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Objective of the Study: This paper has been aimed to determine whether the pharmacological neuromuscular blockade with rocuronium during emergency Rapid Sequence Intubation (RSI) affected pupillary response to light (PLR) in patients with brain insult as compared to patients who had non- neurological illness. Previous studies elucidated that RSI with pharmacological neuromuscular blockade does not affect PLR, except in patients with significant neurological lesion. Our objective is to examine the validity of existing but scarce literature on this subject, with further stratification of patients involved in this study into neurological and non-neurological disease groups.
Methods: This was a prospective case-reference study of case group with brain insult patients compared with reference group of patients without neurological diseases undergoing RSI in emergency settings. It is single centered study, conducted from October 2019 till May 2020. A pair of a neurosurgeon and a medical officer assessed pupillary light response after administration of neuromuscular blockade and intubation, each blinded to other’s assessment of PLR. Cases without pupillary response before RSI intubation were excluded. The primary outcome measure was clinically observable Pupillary Light Response (PLR) following neuromuscular blockade with Rocuronium in each group.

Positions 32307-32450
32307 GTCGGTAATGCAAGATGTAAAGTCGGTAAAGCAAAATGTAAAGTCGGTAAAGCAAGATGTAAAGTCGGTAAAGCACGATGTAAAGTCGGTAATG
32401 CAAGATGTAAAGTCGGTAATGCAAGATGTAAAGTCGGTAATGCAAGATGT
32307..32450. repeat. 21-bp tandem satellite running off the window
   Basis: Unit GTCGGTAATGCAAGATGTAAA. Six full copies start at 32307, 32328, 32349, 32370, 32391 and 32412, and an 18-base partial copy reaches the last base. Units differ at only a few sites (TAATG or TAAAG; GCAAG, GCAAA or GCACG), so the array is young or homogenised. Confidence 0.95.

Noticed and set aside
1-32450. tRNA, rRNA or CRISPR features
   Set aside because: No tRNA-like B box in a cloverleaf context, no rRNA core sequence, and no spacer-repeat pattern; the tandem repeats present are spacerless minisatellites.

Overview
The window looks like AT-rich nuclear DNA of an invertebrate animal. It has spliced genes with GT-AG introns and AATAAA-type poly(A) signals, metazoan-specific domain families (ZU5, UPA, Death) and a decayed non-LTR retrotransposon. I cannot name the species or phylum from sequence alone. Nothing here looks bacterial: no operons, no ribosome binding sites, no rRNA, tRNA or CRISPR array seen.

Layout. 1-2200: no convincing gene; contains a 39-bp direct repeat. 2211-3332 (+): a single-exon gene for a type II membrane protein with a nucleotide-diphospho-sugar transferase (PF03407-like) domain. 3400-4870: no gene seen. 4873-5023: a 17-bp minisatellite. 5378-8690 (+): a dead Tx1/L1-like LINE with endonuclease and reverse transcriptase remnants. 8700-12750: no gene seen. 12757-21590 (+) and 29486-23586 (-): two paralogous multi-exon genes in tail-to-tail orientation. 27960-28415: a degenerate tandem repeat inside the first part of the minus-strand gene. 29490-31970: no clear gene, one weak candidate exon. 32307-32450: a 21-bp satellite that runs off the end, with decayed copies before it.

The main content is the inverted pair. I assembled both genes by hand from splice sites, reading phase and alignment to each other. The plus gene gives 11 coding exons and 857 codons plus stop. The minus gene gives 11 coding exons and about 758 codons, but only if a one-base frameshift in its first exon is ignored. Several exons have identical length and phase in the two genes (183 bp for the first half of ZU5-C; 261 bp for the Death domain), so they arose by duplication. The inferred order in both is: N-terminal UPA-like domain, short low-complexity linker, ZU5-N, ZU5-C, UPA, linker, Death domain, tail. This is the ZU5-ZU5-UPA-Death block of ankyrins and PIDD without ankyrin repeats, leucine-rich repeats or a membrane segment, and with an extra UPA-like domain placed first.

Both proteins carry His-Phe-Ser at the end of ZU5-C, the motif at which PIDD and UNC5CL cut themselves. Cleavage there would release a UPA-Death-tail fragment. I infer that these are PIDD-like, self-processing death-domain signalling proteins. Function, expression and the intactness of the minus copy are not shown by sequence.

Results: We examined 50 patients undergoing RSI with Rocuronium, either in emergency department or Intensive Care Unit (ICU), 25 each in index and reference group respectively. All patients in the reference group showed PLR after RSI. Of case group patients receiving RSI, only15 of 25 (60%) demonstrated PLR after RSI. This was statistically significant (p value<0.05) when compared to number of patients with intact PLR after RSI in reference group. Cohen’s Kappa Coefficient (k) for inter-observer agreement was 0.70.
Conclusion: Rocuronium does not appear to affect PLR after emergent RSI in patients without brain injury. Only in patients with known brain insult showed impaired PLR, suggesting impaired pupillary light reflex mechanism may be the culprit for this aberration, rather than pharmacological neuromuscular blockade.
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